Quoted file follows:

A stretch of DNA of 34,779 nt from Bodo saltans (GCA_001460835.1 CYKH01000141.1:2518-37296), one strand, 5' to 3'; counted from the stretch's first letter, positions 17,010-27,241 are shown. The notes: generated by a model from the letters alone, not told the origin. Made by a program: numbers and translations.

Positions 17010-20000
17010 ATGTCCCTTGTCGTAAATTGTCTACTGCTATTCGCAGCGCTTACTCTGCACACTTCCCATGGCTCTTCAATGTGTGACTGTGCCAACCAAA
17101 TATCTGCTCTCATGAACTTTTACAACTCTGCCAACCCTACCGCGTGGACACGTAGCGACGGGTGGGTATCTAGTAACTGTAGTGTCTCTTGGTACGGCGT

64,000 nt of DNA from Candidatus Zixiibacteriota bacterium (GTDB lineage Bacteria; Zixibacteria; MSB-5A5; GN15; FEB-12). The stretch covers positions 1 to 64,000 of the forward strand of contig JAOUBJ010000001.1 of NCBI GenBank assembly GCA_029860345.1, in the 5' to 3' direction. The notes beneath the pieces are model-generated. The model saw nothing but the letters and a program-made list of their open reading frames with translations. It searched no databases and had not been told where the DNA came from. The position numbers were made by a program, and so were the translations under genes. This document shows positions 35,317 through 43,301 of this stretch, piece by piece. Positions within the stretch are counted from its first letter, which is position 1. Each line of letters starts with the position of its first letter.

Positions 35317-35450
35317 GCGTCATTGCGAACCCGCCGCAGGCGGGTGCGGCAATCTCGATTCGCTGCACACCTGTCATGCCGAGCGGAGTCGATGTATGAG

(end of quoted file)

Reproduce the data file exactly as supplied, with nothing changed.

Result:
A stretch of DNA of 34,779 nt from Bodo saltans (GCA_001460835.1 CYKH01000141.1:2518-37296), one strand, 5' to 3'; counted from the stretch's first letter, positions 17,010-27,241 are shown. The notes: generated by a model from the letters alone, not told the origin. Made by a program: numbers and translations.

Positions 17010-20000
17010 ATGTCCCTTGTCGTAAATTGTCTACTGCTATTCGCAGCGCTTACTCTGCACACTTCCCATGGCTCTTCAATGTGTGACTGTGCCAACCAAA
17101 TATCTGCTCTCATGAACTTTTACAACTCTGCCAACCCTACCGCGTGGACACGTAGCGACGGGTGGGTATCTAGTAACTGTAGTGTCTCTTGGTACGGCGT

64,000 nt of DNA from Candidatus Zixiibacteriota bacterium (GTDB lineage Bacteria; Zixibacteria; MSB-5A5; GN15; FEB-12). The stretch covers positions 1 to 64,000 of the forward strand of contig JAOUBJ010000001.1 of NCBI GenBank assembly GCA_029860345.1, in the 5' to 3' direction. The notes beneath the pieces are model-generated. The model saw nothing but the letters and a program-made list of their open reading frames with translations. It searched no databases and had not been told where the DNA came from. The position numbers were made by a program, and so were the translations under genes. This document shows positions 35,317 through 43,301 of this stretch, piece by piece. Positions within the stretch are counted from its first letter, which is position 1. Each line of letters starts with the position of its first letter.

Positions 35317-35450
35317 GCGTCATTGCGAACCCGCCGCAGGCGGGTGCGGCAATCTCGATTCGCTGCACACCTGTCATGCCGAGCGGAGTCGATGTATGAG